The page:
So, too, community solidarity (within, though not across, tribes) and cultural practices like the Adi’s traditional court system, called kebang, makes Arunachal’s people tough negotiators.
But not strong enough to stop projects altogether.
“The communities are very small here,” said Tongam Rina, editor of the Arunachal Times, a leading local daily. “It’s very easy for [a developer] to say, ‘We’re going to give you 2 crores [$400,000] each. Please keep that other patch of area. Relocate.'”
One reason is that today’s projects are so attractive is that they promise huge profits. In the past, dam projects were the purview of state-owned companies like NHPC Ltd., formerly National Hydroelectric Power Corp., or NEEPCO, the North Eastern Electric Power Corp. But now a new national policy allows private power producers to sell electricity directly to factories and consumers, from which they can earn a larger profit, instead of the state electricity boards.
“Earlier, dam and hydro developers, particularly NEEPCO and NHPC, the first developers to enter the state, never ever consulted our community,” said Anthony Bamang, an anti-dam activist who recently joined the government, much to the dismay of many of his former activist cronies.
“Now [dam builders] are talking with us. So we also got some opportunity,” he said.
Many activists characterize Bamang as a sellout. But the “opportunities” that he’s talking about include the most lucrative compensation packages that India has ever seen, according to one national anti-dam activist.
For those who will lose titled land from the Lower Siang dam, there’s enough money to overcome the reservations of all but the most diehard environmentalists. For people who lose access to traditional lands held collectively, the state government adopted its own resettlement policy, more generous than the national rules on resettlement.
The huge profits at stake for private firms means there’s plenty left over for government coffers.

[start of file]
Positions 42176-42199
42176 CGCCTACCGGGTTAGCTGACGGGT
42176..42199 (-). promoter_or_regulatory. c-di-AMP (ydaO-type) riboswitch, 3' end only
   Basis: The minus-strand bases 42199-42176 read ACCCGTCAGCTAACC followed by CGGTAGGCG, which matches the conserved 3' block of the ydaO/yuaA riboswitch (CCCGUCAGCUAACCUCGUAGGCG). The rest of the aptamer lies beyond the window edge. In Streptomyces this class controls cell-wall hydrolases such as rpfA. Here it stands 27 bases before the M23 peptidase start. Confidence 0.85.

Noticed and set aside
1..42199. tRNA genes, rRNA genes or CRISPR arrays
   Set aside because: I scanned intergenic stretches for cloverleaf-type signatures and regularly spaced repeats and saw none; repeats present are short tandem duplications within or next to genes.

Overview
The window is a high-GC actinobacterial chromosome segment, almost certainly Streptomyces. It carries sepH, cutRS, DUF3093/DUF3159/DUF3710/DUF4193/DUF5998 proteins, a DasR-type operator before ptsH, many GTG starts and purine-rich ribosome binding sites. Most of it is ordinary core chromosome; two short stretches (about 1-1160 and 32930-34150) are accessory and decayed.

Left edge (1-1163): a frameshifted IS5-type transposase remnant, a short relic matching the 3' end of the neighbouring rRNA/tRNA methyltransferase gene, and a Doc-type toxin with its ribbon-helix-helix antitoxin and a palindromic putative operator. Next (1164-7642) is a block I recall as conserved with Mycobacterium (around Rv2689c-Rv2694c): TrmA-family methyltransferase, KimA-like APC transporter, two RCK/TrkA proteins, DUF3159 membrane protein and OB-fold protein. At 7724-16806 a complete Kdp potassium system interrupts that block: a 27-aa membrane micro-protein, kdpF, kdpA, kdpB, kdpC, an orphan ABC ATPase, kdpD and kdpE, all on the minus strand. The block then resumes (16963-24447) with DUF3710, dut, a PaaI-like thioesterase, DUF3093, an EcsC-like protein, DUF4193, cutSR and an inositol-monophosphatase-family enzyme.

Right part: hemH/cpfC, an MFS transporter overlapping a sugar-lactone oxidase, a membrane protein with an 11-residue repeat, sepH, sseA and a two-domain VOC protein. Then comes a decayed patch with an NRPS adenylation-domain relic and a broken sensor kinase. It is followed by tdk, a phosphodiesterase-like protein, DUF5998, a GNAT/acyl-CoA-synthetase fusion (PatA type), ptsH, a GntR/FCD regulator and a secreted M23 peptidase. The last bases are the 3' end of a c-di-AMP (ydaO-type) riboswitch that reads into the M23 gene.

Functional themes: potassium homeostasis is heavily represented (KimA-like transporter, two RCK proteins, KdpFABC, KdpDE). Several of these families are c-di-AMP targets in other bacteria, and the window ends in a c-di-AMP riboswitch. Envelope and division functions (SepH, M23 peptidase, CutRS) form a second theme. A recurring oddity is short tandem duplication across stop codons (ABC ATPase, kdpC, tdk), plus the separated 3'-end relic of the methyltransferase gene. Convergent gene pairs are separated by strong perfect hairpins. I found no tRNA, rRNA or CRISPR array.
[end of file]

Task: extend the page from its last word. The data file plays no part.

“To build a dam in Arunachal Pradesh, all you need is money,” said Taram, the spokesman for Forum of Siang Dialogue. “You don’t need any experience. You don’t need any expertise. All you do is float a company, and pay the so-called upfront money to the state government, and you get a contract.”
The might of money
Rich as it is in natural beauty and resources, Arunachal runs on the dole. And in the hydropower boom, the sudden addition of private funds to the usual flow has given “the mammaries of the welfare state” the force of a firehose, to use novelist Upamanyu Chatterjee’s phrase.
Between 2005 and 2009, for instance, the state government took in around $200 million in fees and so-called upfront payments for allotting dam projects to developers, according to the state Department of Hydro Power Development. In two of those years, receipts for upfront payments amounted to 10 percent of the state’s entire budget for expenditures on public programs.
It’s not possible to draw a direct correlation, but over the same period, the personal assets of the average serving member of parliament from the state more than tripled, according to mandatory asset declaration forms analyzed by the Association for Democratic Reforms. The declared wealth of then-Chief Minister Khandu, for instance, rose from around $930,000 in 2004 to around $4.8 million in 2009.